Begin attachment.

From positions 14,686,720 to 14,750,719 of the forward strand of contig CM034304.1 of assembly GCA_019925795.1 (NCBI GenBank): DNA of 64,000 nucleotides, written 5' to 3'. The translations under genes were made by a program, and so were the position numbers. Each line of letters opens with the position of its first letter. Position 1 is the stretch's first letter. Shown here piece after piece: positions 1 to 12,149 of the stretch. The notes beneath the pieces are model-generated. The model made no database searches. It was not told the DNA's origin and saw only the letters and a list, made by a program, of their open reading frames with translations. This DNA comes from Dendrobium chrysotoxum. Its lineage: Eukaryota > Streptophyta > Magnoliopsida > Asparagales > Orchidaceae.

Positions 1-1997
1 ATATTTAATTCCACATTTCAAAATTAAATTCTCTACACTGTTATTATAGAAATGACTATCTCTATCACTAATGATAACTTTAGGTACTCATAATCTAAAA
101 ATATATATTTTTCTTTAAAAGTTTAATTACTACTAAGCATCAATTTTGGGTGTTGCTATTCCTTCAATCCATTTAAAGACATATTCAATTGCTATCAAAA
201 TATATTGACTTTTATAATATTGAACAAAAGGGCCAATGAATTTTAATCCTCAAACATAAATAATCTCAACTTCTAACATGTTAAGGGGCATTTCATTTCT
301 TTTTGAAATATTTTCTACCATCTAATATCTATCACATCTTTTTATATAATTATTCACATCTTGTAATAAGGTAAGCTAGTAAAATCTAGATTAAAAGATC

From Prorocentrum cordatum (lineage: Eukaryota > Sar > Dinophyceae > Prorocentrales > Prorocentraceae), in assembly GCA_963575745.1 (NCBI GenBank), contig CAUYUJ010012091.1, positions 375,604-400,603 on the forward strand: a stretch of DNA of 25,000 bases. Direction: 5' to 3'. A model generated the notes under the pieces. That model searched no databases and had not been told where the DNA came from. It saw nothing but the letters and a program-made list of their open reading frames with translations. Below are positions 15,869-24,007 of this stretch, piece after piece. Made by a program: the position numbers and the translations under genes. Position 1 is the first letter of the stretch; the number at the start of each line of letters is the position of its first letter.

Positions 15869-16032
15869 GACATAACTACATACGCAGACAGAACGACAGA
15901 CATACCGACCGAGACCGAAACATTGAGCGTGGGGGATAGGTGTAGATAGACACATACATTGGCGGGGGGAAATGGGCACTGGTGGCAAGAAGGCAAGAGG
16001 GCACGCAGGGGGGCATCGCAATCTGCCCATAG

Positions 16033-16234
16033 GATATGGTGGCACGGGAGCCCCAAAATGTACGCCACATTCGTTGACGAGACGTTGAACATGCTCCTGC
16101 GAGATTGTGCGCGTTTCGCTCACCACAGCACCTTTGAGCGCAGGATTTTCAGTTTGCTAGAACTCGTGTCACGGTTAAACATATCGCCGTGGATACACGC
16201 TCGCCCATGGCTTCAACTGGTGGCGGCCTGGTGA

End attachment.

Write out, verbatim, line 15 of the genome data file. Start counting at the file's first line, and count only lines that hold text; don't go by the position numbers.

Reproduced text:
16201 TCGCCCATGGCTTCAACTGGTGGCGGCCTGGTGA